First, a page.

Giant Waves on the Open Sea: Mariners’ tall tales or alarming fact?
- Extra Reading
Cinemagoers will be familiar with the thrill of giant waves. But what most people don't know is that the film The Poseidon Adventure is based on an incident involving the Queen Mary in WWII. The famous liner was hit by a giant 'wall of water' while she was carrying 15,000 American troops to Britain in 1942. The ship listed to an astonishing 52 degrees and almos capsized. More recently, The Perfect Storm will be familiar to most, providing an account of the sinking of the Andrea Gail south of Newfoundland in 1991.
Such giant waves are rare, and seldom recorded by reliable oceanograophic instruments. However, on 1 January 1995 a sensor on a platform in the central North Sea recorded a giant 60ft high wave crest, so 'freak' waves are not just tall tails. Giant waves can have disastrious consequences even for the largest ships and offshore structures.
Such waves are thought to be very rare but just how rare? What physics drives such waves? Is a 'wall of water' plausible? How hould engineers design structures to survive rare but potentially catastrophic events?
MARINER'S TALL TALES OR ALARMING FACT?
Paul H Taylor
Cinemagoers will be familiar with the thrill of giant waves. But what most people don't know is that the film 'The Poseidon Adventure' is based on an incident involving the Queen Mary in WWII. The famous liner was hit by a giant 'wall of water' while she was carrying 15,000 American troops to Britain in 1942. The ship listed to an astonishing 52 degrees and almost capsized. More recently, 'The Perfect Storm' will be familiar to most, providing an account of the sinking of the Andrea Gail south of Newfoundland in 1991.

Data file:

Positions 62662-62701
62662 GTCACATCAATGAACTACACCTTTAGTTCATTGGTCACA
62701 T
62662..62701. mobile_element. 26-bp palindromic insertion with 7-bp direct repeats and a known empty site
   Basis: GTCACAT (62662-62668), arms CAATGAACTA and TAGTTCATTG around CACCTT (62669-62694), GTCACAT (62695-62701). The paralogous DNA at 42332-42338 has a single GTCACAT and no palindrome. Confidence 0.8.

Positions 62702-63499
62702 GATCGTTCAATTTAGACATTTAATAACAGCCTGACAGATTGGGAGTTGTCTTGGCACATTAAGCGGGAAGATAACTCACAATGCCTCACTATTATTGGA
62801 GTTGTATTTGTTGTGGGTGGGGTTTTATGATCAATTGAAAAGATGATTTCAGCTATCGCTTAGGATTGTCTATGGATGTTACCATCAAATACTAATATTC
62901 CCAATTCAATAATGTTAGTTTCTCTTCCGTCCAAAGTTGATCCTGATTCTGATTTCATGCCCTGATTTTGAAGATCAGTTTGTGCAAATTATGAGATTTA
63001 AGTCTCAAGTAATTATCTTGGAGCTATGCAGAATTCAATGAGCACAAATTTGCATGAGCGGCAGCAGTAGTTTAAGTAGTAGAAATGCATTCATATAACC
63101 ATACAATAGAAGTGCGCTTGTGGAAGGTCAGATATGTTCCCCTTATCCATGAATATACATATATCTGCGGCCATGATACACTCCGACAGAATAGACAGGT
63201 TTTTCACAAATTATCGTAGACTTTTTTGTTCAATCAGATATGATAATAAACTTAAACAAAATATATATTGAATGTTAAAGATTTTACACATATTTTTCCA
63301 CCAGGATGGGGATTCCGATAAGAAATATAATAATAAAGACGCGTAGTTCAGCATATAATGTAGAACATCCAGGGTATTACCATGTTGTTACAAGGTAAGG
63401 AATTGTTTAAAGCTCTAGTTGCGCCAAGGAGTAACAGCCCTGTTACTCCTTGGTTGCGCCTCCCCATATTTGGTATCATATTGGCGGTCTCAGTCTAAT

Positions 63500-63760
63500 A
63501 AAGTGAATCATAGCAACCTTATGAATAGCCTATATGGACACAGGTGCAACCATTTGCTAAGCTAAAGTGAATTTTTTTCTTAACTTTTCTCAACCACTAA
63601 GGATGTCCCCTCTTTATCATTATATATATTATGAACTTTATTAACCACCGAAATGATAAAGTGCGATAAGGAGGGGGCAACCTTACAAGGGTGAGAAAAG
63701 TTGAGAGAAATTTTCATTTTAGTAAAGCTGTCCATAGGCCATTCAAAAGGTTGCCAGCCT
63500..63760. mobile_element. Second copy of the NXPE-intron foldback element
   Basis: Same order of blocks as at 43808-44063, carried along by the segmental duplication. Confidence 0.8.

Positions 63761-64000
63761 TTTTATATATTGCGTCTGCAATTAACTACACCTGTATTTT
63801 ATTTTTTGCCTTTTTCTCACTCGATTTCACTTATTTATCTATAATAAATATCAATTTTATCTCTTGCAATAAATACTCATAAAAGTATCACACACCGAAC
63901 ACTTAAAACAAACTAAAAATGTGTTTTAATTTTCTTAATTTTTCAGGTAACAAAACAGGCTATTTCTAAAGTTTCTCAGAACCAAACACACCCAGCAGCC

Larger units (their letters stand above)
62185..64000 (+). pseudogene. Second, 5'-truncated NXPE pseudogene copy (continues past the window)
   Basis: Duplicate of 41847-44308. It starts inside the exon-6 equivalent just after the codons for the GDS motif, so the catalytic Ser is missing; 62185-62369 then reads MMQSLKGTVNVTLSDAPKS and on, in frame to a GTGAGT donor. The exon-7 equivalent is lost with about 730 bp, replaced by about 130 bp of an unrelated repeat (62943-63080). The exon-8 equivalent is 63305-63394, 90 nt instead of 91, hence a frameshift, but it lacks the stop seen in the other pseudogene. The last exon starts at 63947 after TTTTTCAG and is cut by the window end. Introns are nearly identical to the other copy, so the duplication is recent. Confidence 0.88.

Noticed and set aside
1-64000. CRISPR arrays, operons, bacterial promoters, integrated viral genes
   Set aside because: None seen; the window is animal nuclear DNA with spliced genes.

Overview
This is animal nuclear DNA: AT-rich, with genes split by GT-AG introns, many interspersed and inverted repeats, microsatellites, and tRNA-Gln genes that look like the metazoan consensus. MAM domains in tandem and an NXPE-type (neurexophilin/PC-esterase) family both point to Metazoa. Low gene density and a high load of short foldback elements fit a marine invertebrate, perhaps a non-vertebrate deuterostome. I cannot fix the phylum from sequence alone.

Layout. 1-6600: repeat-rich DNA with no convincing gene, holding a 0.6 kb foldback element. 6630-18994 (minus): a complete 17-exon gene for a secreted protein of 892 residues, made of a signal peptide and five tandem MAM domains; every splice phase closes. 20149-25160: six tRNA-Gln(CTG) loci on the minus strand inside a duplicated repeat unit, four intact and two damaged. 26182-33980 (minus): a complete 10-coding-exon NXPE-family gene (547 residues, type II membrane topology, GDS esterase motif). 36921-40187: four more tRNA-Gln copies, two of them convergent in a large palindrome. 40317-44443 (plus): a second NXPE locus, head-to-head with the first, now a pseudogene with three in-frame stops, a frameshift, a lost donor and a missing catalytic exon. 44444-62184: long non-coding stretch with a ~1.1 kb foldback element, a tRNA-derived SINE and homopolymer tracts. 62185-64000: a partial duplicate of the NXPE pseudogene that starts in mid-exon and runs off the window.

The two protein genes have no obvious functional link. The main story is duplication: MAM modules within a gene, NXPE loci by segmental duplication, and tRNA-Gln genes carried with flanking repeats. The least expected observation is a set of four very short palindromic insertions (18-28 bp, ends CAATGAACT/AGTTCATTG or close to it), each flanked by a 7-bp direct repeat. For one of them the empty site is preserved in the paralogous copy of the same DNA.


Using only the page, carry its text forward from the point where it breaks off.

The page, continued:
Waves have been a source of fascination ever since mankind first gazed at the ocean. The sea has have been a favourite subject for many artists over the centuries. Turner painted many storm scenes including the Bell Rock Lighthouse, of considerable engineering interest and with a connection to Robert Louis Stevenson of Treasure Island fame. The woodcut print 'In the Hollow of a Wave off the Coast at Kanagawa' by the Japanese artist Hokusai is now famous as a remarkable image of fractals. Hokusai's vision of a giant breaking wave is now re-interpreted almost daily in popular culture.
The open ocean in winter is an unpleasant environment! A range of examples will be discussed, ranging from the unfortunate habit of the Cunard Queens to encounter giant waves and the loss of the German container ship München in 1978 to the risks taken by ocean racing yachts. Even Joshua Slocum, the first man to sail single handled around the world in the late 19th century, describes meeting a giant wave off the coast of Patagonia.
In fact there are remarkable similarities between the various accounts of seafarers' encounters with giant waves - walls of water, a hole in the ocean, a train of rollers.... What does modern research have to say about such descriptions?
Such giant waves are rare, and seldom recorded by reliable oceanographic instruments. However, on 1 January 1995 a sensor on a platform in the central North Sea recorded a giant 60ft high wave crest, so 'freak' waves are not just mariners' tall tales. Given the severity of the storm, our normal statistical models suggest that a series of storms of this severity would need to occur 100 times to have a 50% of seeing a single individual wave this tall in such a storm.